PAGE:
Working from Phone
Working from home has meant a lot more working from phones. Cell phones are a powerful tool if we can manage them.
Sometimes when I lie in bed on a weekday morning and am invited to a way too early meeting, I don’t bother to get up and move to my desk just yet. Instead, I reach for my phone, connect my headphones, take a deep breath, and bring my pillow to work.
If the meeting lasts, I can take it with me while I make my bed, get dressed, and begin to go about my day. Then at noon, I dash to the grocery store, finding the fresh air helps me digest the early meeting. All the while, my communication with my team hardly misses a beat. With luck and a cell phone filled with remote work apps, no one even notices that the times I am not tethered to my desk are beginning to outnumber the times I am.
In July last year, the New York Times reported that “the virus has changed the way we internet.” They point to a significant spike in March of daily app usage for remote work mobile apps, such as Zoom and Google Classroom. Despite the fact that the underlying mobile technology has remained much the same, smartphones have largely been up to the pandemic test. For many office workers sent home, mobile devices have become an invaluable extension of their at-home work set up, enabling flexibility to run sometimes critical errands.
When this moment of adversity is a distant memory, could we come to realize that working from home was a trojan horse for a more ubiquitous and lasting shift — working from phone?
Meatballs to Hexagons
Workplace habits have never been scrutinized more in our history. At this point, I’ve read what feels like 100 or more articles concerning the future of work. It’s been called “Work From Anywhere,“ “Hybrid Work, and “The Nowhere Office.” Julia Hobsbawm writes for Demos that “The Nowhere Office presents a future where boundaries have dissolved” and “people don’t yet have the skills to manage.” It’s a fair point. But all this management literature left me feeling less than optimistic and hardly more prepared for what might lie ahead. So, I looked for new sources of inspiration.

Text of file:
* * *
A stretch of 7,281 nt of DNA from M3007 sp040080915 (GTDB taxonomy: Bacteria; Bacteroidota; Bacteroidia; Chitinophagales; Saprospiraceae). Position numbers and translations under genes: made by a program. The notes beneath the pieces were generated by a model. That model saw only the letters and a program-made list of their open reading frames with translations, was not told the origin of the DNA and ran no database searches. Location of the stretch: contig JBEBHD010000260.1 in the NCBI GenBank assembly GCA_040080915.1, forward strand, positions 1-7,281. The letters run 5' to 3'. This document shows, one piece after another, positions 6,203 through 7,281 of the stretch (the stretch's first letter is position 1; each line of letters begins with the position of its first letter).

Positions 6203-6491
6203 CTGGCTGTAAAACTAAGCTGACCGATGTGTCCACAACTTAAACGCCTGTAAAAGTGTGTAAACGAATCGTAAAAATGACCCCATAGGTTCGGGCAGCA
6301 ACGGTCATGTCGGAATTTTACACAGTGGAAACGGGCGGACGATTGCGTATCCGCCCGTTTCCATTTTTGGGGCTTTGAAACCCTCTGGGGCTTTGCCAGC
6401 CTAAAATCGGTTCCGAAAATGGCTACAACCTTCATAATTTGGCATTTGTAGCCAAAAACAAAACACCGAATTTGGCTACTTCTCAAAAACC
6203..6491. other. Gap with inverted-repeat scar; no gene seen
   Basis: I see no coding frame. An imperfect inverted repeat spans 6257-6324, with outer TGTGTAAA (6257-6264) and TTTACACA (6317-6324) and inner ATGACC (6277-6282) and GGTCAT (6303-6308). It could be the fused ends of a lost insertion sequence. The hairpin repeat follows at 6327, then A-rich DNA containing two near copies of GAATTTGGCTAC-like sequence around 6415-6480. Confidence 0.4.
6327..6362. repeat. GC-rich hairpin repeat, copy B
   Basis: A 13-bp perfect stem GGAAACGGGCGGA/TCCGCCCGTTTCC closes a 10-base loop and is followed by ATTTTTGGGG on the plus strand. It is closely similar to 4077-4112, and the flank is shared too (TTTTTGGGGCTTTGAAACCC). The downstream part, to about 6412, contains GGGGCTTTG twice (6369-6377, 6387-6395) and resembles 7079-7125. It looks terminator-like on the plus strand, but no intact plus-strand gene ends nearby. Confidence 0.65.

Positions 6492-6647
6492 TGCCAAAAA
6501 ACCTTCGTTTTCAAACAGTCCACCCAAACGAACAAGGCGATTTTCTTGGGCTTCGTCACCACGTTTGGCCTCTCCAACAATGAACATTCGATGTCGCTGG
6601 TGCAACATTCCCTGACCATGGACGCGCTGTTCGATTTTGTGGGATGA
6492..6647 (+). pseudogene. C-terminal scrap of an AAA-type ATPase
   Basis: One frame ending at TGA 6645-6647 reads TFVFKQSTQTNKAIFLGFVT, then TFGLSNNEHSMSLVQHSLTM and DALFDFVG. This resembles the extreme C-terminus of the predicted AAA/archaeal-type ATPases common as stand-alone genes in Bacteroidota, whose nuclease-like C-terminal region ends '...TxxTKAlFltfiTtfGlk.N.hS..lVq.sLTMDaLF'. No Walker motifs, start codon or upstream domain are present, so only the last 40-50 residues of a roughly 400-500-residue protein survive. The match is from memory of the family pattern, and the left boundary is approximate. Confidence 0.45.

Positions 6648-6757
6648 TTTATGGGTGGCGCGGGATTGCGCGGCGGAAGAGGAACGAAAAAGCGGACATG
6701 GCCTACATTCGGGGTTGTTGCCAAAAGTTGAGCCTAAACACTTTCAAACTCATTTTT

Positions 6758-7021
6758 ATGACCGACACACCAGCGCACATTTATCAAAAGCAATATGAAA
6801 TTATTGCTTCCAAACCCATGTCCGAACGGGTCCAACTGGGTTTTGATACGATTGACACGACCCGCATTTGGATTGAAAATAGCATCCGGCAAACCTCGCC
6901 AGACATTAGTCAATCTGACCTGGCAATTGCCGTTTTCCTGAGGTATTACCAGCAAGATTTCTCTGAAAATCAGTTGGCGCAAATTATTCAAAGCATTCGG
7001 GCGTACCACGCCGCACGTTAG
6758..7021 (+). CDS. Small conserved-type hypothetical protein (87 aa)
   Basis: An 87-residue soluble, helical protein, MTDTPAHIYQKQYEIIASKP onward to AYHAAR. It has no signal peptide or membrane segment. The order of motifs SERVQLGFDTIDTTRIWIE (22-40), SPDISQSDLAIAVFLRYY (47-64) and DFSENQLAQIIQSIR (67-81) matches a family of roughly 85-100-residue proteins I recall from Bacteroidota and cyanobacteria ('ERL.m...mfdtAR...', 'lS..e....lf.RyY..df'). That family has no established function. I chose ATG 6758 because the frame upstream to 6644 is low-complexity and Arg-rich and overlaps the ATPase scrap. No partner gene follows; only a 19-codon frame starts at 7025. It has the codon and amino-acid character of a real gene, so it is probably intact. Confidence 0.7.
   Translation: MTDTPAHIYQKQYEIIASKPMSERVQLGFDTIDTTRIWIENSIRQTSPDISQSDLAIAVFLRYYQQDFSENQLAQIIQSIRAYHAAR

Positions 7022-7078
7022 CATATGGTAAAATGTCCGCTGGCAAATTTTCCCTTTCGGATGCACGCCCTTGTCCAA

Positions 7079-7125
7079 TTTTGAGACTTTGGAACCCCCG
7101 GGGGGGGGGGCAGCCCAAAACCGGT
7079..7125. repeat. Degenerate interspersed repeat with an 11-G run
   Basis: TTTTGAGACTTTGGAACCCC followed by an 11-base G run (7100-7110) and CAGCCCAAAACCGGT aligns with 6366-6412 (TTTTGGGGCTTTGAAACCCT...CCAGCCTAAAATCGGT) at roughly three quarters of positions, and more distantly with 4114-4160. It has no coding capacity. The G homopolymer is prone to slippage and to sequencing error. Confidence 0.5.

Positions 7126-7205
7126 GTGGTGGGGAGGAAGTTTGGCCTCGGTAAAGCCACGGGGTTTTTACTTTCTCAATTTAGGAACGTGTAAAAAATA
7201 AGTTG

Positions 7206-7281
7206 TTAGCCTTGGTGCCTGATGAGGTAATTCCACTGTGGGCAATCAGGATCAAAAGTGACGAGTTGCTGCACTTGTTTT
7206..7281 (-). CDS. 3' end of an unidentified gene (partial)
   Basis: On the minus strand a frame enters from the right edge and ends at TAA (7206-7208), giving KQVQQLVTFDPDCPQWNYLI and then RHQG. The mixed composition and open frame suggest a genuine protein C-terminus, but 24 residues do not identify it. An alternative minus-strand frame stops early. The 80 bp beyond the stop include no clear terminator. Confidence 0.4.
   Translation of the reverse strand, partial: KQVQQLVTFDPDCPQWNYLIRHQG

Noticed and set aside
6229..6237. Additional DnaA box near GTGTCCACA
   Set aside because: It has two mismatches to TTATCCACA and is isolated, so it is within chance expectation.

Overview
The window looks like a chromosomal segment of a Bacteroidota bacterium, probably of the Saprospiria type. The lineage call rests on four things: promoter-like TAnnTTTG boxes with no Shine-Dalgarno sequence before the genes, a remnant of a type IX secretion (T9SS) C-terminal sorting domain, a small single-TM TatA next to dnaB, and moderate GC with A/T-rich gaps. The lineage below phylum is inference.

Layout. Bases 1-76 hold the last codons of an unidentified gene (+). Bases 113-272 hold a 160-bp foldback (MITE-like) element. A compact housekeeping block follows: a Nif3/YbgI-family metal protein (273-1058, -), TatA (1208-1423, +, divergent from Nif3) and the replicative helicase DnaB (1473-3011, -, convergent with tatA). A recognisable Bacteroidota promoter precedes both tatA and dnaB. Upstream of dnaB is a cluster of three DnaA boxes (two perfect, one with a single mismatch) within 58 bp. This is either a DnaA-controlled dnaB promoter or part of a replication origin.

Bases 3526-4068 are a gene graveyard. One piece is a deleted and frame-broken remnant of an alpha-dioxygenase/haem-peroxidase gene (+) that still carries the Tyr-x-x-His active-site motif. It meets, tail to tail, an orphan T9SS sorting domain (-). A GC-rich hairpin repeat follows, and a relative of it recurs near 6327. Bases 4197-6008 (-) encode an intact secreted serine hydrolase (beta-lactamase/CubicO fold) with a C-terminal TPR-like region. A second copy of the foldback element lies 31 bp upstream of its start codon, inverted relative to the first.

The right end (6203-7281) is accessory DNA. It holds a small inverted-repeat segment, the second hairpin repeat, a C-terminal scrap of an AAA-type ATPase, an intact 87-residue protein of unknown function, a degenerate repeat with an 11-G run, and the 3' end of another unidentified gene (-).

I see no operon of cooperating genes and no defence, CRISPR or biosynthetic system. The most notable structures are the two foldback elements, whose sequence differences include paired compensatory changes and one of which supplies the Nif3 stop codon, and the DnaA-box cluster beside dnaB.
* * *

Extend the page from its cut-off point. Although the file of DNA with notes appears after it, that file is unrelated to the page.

I uncovered one gem, a hilarious on-the-nose advertisement from Apple (the OG of creating products that shape consumer behaviors). “The whole working from home thing” is about a team with a daunting assignment, designing pandora’s box under a frenetic deadline and budget crunch, while working from home. The video is equal parts: a) hurts to watch because it’s true and b) laugh out loud in horror. But stepping over audacious moments of personal privacy and work-life balance completely disregarded, two moments stand out.
In a breakthrough moment, Bryan (the team member who, like me, takes a morning work meeting in bed) stumbles upon the design that becomes the team’s winning idea. Staring at his dinner, a dish of meatballs, he thinks of hexagon patterns. Then in another moment, Marie (another team member) quickly sends the team a picture of a honeycomb to help make Bryan’s idea more lucid.
The takeaways could not be clearer. The environment that surrounds the team was a critical part of bringing creativity to their work. The idea may have never existed without the close juxtaposition of work to real life. Then, the team’s chemistry reaches its full potential when they rapidly build on each other’s ideas. The video is hyperbole but demonstrates how tiny collaborative moments, and a sense of purpose, can create a ton of value in a mobile-centric work environment.
Cell Phone Novels
For more inspiration, I cast a wide net, looking for remarkable stories about people using cell phones for different kinds of work. I stumbled upon the (hard to believe) cell phone novel movement of the 2000s.
A profile from the New Yorker introduced me to Mone, a young woman from Japan who one day decided to write a novel about her life, curled up in bed and began typing on her mobile phone. A year later, her novel, written in installments shared on a popular media-sharing website, was published at more than three hundred pages. Alongside three other cell phone authors, her book ranked among Japan’s best sellers that year.